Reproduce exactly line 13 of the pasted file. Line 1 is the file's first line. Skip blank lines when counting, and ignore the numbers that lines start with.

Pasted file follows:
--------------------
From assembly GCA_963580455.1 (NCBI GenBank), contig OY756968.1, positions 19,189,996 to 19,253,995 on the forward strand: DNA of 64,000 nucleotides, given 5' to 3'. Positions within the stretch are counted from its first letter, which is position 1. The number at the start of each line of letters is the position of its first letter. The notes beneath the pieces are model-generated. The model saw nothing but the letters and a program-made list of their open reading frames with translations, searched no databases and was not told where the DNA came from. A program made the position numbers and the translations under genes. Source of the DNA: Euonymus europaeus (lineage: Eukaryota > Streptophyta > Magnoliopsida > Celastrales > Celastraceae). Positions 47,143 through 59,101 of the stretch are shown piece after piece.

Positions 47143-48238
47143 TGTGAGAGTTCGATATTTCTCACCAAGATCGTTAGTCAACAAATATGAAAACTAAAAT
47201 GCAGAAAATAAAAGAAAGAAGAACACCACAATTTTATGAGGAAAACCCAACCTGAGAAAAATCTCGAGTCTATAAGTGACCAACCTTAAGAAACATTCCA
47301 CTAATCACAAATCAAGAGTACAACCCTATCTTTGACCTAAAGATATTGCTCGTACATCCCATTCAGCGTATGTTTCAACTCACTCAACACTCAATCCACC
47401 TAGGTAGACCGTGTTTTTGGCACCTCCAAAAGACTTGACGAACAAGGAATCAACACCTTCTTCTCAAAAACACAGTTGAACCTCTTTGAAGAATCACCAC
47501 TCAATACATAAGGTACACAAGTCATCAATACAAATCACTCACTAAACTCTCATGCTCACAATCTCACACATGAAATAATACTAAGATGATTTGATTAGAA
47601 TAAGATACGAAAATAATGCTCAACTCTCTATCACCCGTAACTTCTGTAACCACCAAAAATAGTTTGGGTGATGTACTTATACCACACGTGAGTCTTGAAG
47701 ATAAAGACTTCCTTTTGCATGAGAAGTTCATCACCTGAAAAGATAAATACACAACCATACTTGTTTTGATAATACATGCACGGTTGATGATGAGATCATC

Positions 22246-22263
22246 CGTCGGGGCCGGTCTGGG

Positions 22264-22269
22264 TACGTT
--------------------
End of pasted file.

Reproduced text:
22264 TACGTT